“The level and scope of activity on abortion and family planning is completely unparalleled to anything we have seen before,” Guttmacher’s Elizabeth Nash said in November.
Health and welfare
The U.S. Supreme Court, to the surprise of many, upheld the U.S. Affordable Care Act, known both affectionately and derisively as Obamacare. Almost immediately, work began to implement the federal law in some states and resist it in others, including Wisconsin. Meanwhile, the Obama administration called for a campaign to create an AIDS-free generation and the United States hosted the first world AIDS conference in years.
FLASHBACK: In March, arguments on Obamacare took place before the Supreme Court over two days, with protesters on both sides of the issue assembled on the steps of the court.
Then the waiting began, as if the nation were stuck in the lobby of an ER.
On June 28, in a 5-4 opinion, the court upheld much of the comprehensive legislation, including the individual mandate. Chief Justice John Roberts wrote, “The Affordable Care Act’s requirement that certain individuals pay a financial penalty for not obtaining health insurance may reasonably be characterized as a tax. Because the Constitution permits such a tax, it is not our role to forbid it, or to pass upon its wisdom or fairness.”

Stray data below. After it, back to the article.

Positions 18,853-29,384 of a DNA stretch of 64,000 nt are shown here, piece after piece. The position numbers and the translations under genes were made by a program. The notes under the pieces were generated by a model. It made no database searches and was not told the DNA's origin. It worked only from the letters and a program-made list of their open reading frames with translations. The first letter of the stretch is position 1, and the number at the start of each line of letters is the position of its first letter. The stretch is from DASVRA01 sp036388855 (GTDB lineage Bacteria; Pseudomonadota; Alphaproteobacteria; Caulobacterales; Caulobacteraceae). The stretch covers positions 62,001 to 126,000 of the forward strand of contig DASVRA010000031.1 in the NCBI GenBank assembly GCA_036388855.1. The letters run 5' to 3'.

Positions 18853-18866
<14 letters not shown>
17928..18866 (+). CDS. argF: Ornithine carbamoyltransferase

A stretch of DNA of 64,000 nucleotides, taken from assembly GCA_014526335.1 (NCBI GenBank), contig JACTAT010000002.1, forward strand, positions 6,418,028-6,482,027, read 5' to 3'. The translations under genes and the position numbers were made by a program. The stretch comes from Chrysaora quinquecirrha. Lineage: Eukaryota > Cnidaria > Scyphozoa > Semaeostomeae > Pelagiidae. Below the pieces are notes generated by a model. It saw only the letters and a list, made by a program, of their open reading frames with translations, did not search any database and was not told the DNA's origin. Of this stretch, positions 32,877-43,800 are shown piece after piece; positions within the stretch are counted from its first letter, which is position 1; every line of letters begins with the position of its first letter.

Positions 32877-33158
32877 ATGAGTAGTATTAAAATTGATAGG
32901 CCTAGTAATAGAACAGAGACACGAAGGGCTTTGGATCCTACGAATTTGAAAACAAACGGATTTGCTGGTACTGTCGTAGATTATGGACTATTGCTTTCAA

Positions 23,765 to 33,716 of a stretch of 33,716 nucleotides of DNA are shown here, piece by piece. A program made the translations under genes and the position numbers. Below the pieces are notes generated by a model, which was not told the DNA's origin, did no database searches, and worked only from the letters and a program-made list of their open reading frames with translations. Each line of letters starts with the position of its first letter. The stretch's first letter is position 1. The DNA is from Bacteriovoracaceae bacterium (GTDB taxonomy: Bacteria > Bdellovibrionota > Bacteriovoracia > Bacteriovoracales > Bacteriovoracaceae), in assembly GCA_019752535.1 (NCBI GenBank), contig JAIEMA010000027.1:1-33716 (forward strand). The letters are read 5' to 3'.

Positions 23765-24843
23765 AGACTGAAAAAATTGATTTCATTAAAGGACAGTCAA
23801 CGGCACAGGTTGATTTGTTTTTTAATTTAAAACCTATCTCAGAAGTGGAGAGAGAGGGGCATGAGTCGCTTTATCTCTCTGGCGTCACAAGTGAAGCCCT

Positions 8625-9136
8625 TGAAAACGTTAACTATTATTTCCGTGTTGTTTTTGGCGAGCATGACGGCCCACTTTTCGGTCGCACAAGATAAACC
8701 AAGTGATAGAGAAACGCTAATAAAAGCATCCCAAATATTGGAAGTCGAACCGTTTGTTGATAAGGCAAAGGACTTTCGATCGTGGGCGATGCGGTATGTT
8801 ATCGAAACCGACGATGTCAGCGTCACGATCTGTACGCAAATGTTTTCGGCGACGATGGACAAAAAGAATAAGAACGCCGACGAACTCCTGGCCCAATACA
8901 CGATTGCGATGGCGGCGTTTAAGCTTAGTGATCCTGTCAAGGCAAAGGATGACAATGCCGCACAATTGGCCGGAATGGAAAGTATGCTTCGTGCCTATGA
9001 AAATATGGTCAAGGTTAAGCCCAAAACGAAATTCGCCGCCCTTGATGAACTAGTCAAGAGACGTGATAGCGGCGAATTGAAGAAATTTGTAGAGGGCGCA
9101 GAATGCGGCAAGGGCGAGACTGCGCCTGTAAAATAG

Reacting, Rea Carey of the National Gay and Lesbian Task Force, said, “This ruling is a victory for millions of people and families across the country who have suffered significant health and financial turmoil because of a lack of access to adequate, affordable health care.”
Days later, the AIDS Memorial Quilt – a testament to the lives of more than 600,000 Americans who’ve died of HIV-related causes – returned to the National Mall in Washington, D.C., where it was first shown in 1987.
And, in late July, the 19th International AIDS Conference opened in Washington, D.C., returning to the United States for the first time since 1990.
Both events seemed monumental in a year in which the Obama administration offered its strategy for an AIDS-free generation.
“I think we are at a turning point,” said Dr. Anthony Fauci, the National Institutes of Health’s infectious disease chief.
Victory followed victory in the federal courts, where district and appeals court judges considered cases challenging the constitutionality of laws barring marriage equality at the state and federal levels. The decisions piled up at the U.S. Supreme Court, where, at the end of the year, the justices agreed to hear at least two.
FLASHBACK: In February, a federal appeals court in San Francisco struck down Proposition 8, the amendment barring same-sex marriage in California.
The spring brought multiple rulings against the Defense of Marriage Act, with the challenges clearly bound for the U.S. Supreme Court. “The momentum for the freedom to marry seems unstoppable,” said Stuart Gaffney of Marriage Equality USA.
In December, the Supreme Court put two cases – the Prop 8 challenge and a DOMA challenge brought by a widow – on its docket for 2013, with arguments expected in the spring and decisions expected in late June.
“The moment we have been fighting for has finally arrived,” said Adam Umhoefer, the executive director of the American Foundation for Equal Rights, the organization behind the legal challenge to Prop 8.
More Flashback stories: www.wisconsingazette.com.